This fully integrated clinical model of care is certainly admirable and brings with it a multitude of benefits for staff, residents, families and the organization. It is important to remember however, that no matter how good a provider gets at delivering care from an operational or technological standpoint, they cannot achieve fully integrated person-centered care unless they are making each resident’s current needs and preferences their first and foremost priority. Similarly, person-centered care alone, without processes in place for measuring and evaluating resident outcomes in real-time, cannot succeed. Technology plays an important supportive role in combining the benefits of the fully integrated clinical model of care with the benefits of the person-centered model by providing critical tools for real-time assessment, planning, engaging and evaluation that individualizes care and engagement based on the unique needs and preferences of each resident.
At the end of the day, healthcare itself is the product delivered but the personalized experience offered to a resident, and how a provider tracks data to evaluate their progress, is the true measure of how successful and person-centered our care delivery really is.
Only when providers make fully integrated, person-centered care their number one priority, and commit to measuring their outcomes, will people view senior living as something they want to be a part of rather than something they may need but ultimately want to avoid.
Look no further than the latest viral Facebook post from a gentleman who declared that he would prefer to spend the end of his life living at a Holiday Inn rather than a nursing home. A follow-up article in Forbes explored why the post may have gone viral but seemed to miss an important component of this person’s desire: he was looking for an environment that offered hospitality as a core component of its business framework. And what is hospitality? It is feeling warmly welcomed and knowing that your preferences are understood by the organization you are staying at and that your needs are always the priority of staff members. What potential residents are seeking from their potential retirement, assisted living and skilled nursing options is a model that values them as a unique human being first and foremost and that care is tailored to precisely fit their unique needs and preferences every single day.
Although entrepreneurs and investors are quickly entering the senior care industry as they see opportunities grow as the population rapidly ages, many claim that technology innovations alone will be the defining feature of what makes an older adult choose a particular housing option. So it is refreshing to see in a recent Senior Housing News article, that Reddit co-founder Alexis Ohanian, believes that technology can support fully integrated care, making it more efficient and streamlined, but that robots and other technologies will not and cannot replace human care: “Empathy is the most extreme end of a non-routine task there is, because it requires creativity, it requires humanity, it requires things that I personally don’t believe robots will ever be able to do.”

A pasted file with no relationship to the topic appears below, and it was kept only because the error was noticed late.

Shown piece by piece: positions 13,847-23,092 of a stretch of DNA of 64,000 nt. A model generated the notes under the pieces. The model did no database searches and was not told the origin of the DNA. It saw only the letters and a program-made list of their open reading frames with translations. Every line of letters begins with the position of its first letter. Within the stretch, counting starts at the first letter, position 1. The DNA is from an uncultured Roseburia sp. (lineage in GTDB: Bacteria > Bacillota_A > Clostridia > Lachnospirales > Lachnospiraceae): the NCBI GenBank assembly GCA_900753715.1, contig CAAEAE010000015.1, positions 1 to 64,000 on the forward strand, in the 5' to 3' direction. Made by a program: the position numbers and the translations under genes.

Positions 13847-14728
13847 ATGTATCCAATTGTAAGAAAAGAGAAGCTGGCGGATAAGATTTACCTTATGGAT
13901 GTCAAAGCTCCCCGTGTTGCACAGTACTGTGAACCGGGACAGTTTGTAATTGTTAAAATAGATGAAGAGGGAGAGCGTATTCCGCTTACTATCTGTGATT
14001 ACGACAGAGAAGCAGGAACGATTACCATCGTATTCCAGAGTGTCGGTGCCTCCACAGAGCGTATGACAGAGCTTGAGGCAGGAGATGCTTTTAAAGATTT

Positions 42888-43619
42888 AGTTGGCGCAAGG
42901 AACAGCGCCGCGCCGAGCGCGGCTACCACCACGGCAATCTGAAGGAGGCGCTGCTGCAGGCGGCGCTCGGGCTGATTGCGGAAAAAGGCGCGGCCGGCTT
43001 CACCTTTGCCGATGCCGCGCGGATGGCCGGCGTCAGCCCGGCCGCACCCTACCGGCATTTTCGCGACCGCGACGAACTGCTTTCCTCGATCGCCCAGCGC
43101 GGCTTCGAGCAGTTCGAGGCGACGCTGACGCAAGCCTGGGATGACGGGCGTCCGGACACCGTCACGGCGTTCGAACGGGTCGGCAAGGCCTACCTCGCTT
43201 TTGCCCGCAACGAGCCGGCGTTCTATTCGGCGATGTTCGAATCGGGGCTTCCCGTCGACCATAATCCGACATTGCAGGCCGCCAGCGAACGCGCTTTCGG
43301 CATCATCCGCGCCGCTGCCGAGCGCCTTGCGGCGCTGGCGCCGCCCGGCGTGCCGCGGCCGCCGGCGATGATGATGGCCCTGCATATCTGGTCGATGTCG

A truly beautiful example of fully integrated, person-centered care is the new collaboration between senior living provider Signature HealthCARE in Louisville, Kentucky and the non-profit Timeslips. Using Civil Money Penalty dollars and funding from charitable foundations, Signature HealthCARE is conducting theater performances that are developed by residents themselves in partnership with local artists and staff members and performed in front of community and family members. This is an example of elevating care beyond the clinical realm by focusing in on the human desire for personalized and collaborative engagement while also capturing outcome metrics on its success to encourage future investment in this model of care. As Timeslips Founder and CEO Anne Basting says, “It’s something that is incredibly powerful and meaningful for people to participate in — the elders, the staff, the volunteers who have lived in the same community and never visited the nursing home are integrated fully and are equally excited to be a part of this.”
Fully integrated, person-centered care looks beyond just the biological age of a person, their current chronic conditions and their disabilities and instead focuses on providing creative and meaningful engagement opportunities, which are measured and evaluated in real-time using technology, so that they are perfectly matched to a person’s changing needs and preferences.